born prematurely can face life-long health problems. Often, their organs have
not developed fully, which can lead to a variety of serious medical conditions
and even death. But a growing trend – based on an ancient concept – may help
these tiny newborns. Erika Celeste
tells us about Indiana's Mothers Milk Bank.
Baur had no doubts that she would breast-feed her children. "It's the best
thing for them, that's what's motivated me to do it." She nursed her older
daughter until she started walking, and plans to do the same with her younger
The school counselor and mother of two has an ample supply of breast milk;
so much so, that much of it went to waste.
But recently the Indiana Mothers Milk Bank began accepting breast milk
at a new depot only 40 minutes from her home.
And Lisa Baur became the depot's first donor.
"perfect food" for babies
to Lutheran Hospital neonatologist James Cameron, "Breast milk is the
ideal food for any infant." While he isn't opposed to infant formula, he
says when it comes to preemies, human milk – with its proteins and specialized
sugars – is almost like medicine. "The breast milk that the mom's able to
provide helps with immunity, helps provide immunity and stimulates gut growth
and helps the cells of the gut to grow properly. It's very important for the health of the newborn."
points out that having nursing mothers provide breast milk for other women's
babies is not a new idea. "It's something that's been going on potentially
through the course of time with the concept of wet nursing, where you had a
mother that wasn't able to breast feed or for social reasons didn't want to
breast feed, many, many years ago, would have a wet nurse do the feeding for
Today, there are many reasons why mothers might not be able to nurse their
newborns: they may be too weak to nurse, are taking medications which may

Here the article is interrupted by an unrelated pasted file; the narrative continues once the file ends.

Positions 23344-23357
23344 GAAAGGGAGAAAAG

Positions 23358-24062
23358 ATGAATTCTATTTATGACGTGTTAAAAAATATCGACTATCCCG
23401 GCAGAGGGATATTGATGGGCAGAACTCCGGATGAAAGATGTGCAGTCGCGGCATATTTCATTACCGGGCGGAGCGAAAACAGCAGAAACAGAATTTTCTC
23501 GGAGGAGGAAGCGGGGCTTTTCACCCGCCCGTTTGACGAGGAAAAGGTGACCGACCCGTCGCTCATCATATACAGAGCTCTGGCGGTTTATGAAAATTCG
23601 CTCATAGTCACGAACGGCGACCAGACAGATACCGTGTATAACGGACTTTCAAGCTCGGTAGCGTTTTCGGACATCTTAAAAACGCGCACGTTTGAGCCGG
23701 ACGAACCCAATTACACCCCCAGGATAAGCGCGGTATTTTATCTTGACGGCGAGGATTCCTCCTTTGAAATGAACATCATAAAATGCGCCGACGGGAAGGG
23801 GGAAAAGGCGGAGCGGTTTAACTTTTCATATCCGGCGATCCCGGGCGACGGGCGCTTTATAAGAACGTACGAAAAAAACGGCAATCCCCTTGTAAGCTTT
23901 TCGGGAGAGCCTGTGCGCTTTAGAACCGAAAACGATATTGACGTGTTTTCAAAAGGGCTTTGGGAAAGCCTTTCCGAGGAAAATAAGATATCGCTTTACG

endanger their newborn, or simply are not physically capable of producing milk.
are 11 milk banks around the United States with numerous drop-off depots. The
Indiana Mothers Milk Bank opened two years ago, and now has four drop-off
locations around the state. The depots are important because they make it
convenient for more women to participate.
Baur says she wanted to donate, but it was too expensive and difficult to get
her milk to the main facility. "I was glad when they opened the milk depot
here in Fort Wayne, because I couldn't figure out how to ship things on dry ice
and get it to Indianapolis," she says. "It's much easier to drive from my house to Ft. Wayne."
While the new depot has only been open a short while, Holly Romary, a
registered nurse and lactation consultant with the Indiana milk bank, says the
response has been very encouraging and she expects it to keep growing with
process keeps milk safe
explains that women who want to become donors have to go through a screening
process. "They have to be free of
communicable diseases, fill out a medical history form, they have to do a blood
test. They can't smoke, they can't be
on any illegal drugs of course." If the mother meets the bank's criteria,
she collects and freezes her own milk and brings it in as needed.
At the depot, the milk is pasteurized, analyzed for its nutritional content,
labeled and refrozen. The depot has a special freezer for storing large amounts
of milk. When it's about three quarters
full, the hospital makes its own dry ice to pack the milk in and ships it overnight
to the bank.
says the stored milk is distributed to hospitals that need it for a sick or
it may take a little extra effort to be a donor, Lisa Baur says it's well worth
it. "It's easy to do and you know you're helping someone."